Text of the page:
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A Thought From George Jackson

     Twenty years ago this month the militant American black nationalist George Jackson was murdered during a prison riot. Although his politics were generally confused—he was a Maoist and supporter of the late unlamented Albanian government—he did express the following view in one of his prison letters:

"Consider the people's store, after full automation, the implementation of the theory of economic advantage. You dig. no waste makers, nor harnesses on production. There is no intermediary, no money. The store, it stocks everything that the body or home could possibly use. Why won’t the people hoard, how is an operation like that possible, how could the storing place keep its stores if its stock (merchandise) is free’’

Marx's Conception of Socialism - Part 2

The second part of a talk transcribed from a recent conference. [Part 1 can be read here]

There is a useful book — David McLellan's Thought of Karl Marx, (Macmillan 1971) — which has a chapter in which has been brought together a number of Marx's references to socialist society. One of the points mentioned is Marx's view that in socialist society you would not have workers tied to one job all their lives, that it would be possible to change from one job to another. Marx used a very fanciful example. He said it would be possible to hunt in the morning, fish in the afternoon, rear cattle in the evening and criticise after dinner. But I don’t think we should take this literally. (I don’t know if he put in the hunting because Engels was fond of fox hunting, but the basic idea is alright.)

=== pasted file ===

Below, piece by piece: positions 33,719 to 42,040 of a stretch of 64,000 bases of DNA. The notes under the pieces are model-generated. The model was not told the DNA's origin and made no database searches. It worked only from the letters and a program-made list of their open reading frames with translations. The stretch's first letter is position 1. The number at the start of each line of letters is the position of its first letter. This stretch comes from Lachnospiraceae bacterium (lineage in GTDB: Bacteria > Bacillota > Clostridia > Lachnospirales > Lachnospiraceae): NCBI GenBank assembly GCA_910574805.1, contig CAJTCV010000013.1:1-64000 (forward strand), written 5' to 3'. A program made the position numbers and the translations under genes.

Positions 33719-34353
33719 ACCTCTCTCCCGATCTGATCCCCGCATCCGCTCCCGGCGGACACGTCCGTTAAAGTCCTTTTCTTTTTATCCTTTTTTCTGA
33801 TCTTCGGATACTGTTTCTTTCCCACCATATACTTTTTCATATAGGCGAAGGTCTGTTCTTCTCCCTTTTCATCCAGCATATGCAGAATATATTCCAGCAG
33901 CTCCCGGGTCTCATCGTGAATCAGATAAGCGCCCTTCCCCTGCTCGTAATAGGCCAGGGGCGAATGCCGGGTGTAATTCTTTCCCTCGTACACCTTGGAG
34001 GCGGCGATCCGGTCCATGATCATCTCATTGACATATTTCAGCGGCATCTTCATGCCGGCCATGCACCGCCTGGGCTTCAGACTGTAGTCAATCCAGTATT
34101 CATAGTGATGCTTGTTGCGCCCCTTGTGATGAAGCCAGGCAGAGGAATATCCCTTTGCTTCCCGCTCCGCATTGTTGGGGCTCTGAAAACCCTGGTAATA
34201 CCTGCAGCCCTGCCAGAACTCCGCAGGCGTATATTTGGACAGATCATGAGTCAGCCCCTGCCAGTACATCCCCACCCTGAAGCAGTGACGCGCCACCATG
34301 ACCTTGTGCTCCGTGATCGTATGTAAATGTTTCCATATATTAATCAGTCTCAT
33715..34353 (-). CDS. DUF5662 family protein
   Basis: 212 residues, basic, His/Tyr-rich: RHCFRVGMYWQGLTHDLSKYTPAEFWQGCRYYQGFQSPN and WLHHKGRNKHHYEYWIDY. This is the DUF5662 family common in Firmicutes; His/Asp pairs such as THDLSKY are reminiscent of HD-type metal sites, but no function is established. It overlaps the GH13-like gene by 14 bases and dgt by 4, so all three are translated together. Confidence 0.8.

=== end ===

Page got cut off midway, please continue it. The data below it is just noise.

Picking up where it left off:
Marx's Conception of Socialism - Part 1

(The following is a transcript of a talk given earlier this year)

As Marx envisaged society moving forward from capitalism to socialism, anything he had to say about the society of the future is of interest, but it is important to notice two things about what he said. Firstly, he never set out a comprehensive outline of socialist society. Secondly, he made scattered incidental references to the society of the future at different times in his life and in dealing with different subjects, so a lot of these ideas are in the air, as it were, and we have to do our own thinking about them.

Book Review: 'Free Is Cheaper'

Free is Cheaper

'Free Is Cheaper', by Ken Smith (John Ball Press, £12.95)

Books which present a lively and contentious critique of capitalism and advocate socialism are unfortunately rare. But here is such a one — a book to learn from and be enthused by, a source of information and argument for all socialists.

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